Review by

First thing: Chuck Palahniuk needs to read books before he gives out about them - there are many complaints to be made about the Shopaholic books, that they are about a woman trying to get a man is not one of them. Second thing, this was really good and I'm mainly annoyed that was too familiar with the book before reading to have enjoyed it properly. I may revise the score upwards on a re-read some time in the future.I'll certainly be looking out other Ira Levin books.

Review by

The Stepford Wives left me with a nasty squirmy feeling inside. It's a famous story, so of course I knew the basics already, but somehow the matter-of-fact delivery just really unsettled me. Maybe what unsettled me most was following a couple of links and finding out that people take it quite literally, or the explanation of the male protagonist masturbating to the idea of killing his wife and replacing her with a robot. Ughh. Really the creepiest thing is that this feminist, decent-seeming guy... even he gives in to this idea.The first thing to bother me, though, was Chuck Palahniuk's introduction. Here's a bit from it:<blockquote>"This is seems is progress: women may now choose to be pretty, stylishly dressed, and vapid. This is no longer the shrill, politically charged climate of 1972; if it's a choice freely made, then it's... okay."</blockquote>Which, yes, Mr Palahniuk, it is. If it's really a freely made choice, then I will support any woman's decisions about her own body, her own life. It's none of my business. Funnily enough, it seems like you still think women's bodies are your business, that women's careers must meet your standards.Now, if you look at it from the angle that it's incredibly difficult to make a free choice in this society, then I'd agree. It's entirely true that there are still men like Ira Levin's Dale Coba, still men who want women to be nothing more than dolls, and men who will force women to be nothing more than dolls. It's true that just earlier this week someone was berating me in one of the Coursera forums and saying that women just can't think scientifically, etc, and that the West is "feminised" and... There's all kinds of stupid ideas still out there. That's all true.But even the pretty, stylishly dressed and vapid among us have inner lives, unlike Ira Levin's Stepford women.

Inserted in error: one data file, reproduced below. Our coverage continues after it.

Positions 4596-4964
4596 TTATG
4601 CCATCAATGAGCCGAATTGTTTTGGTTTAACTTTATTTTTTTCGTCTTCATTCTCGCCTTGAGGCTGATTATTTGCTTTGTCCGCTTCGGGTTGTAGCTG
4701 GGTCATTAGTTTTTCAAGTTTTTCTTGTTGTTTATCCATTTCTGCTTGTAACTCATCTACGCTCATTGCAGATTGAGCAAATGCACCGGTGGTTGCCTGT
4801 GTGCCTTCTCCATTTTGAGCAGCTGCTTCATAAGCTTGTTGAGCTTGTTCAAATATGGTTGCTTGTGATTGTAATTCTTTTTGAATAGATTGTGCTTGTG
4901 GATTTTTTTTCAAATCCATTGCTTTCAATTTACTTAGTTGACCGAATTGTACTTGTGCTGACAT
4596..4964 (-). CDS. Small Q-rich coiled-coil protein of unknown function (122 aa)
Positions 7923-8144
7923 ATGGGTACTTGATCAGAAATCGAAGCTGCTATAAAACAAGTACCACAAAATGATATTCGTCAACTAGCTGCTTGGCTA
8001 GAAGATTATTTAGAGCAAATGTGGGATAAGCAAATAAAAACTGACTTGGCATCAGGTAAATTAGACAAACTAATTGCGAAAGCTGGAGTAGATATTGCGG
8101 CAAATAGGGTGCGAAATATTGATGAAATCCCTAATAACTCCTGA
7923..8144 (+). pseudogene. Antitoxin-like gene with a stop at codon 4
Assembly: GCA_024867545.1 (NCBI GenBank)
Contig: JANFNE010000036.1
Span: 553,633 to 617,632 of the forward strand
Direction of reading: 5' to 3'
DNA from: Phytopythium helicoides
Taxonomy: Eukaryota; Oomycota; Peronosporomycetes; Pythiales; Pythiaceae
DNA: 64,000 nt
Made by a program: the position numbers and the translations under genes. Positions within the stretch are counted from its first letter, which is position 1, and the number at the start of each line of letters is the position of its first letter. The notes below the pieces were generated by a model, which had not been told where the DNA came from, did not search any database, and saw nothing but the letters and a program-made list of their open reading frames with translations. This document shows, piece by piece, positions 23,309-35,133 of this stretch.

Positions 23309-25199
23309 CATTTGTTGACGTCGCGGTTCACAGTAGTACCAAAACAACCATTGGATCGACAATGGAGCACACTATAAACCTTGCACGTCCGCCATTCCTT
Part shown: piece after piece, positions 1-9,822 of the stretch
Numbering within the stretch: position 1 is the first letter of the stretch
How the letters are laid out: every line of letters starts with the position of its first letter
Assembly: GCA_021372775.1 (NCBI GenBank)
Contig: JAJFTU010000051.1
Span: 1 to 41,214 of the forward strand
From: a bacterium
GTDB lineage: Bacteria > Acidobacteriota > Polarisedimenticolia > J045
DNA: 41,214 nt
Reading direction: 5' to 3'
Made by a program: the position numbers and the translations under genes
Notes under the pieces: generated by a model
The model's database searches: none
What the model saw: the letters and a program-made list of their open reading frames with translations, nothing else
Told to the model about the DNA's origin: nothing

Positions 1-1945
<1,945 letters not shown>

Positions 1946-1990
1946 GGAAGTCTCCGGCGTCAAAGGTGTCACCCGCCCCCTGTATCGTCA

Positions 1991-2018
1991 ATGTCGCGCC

Review by

I really enjoyed this book. I read it in 2 sittings in one afternoon. Its nice and short so only took me just over 2 hours. The introduction by Chuck Palahniuk is good, gives a lot of information and actually told me pretty much what was gonna happen in the book.<br/>I like the way its written, the way the characters change, the setting, the plot and the ending. A good first read of Ira Levin for me.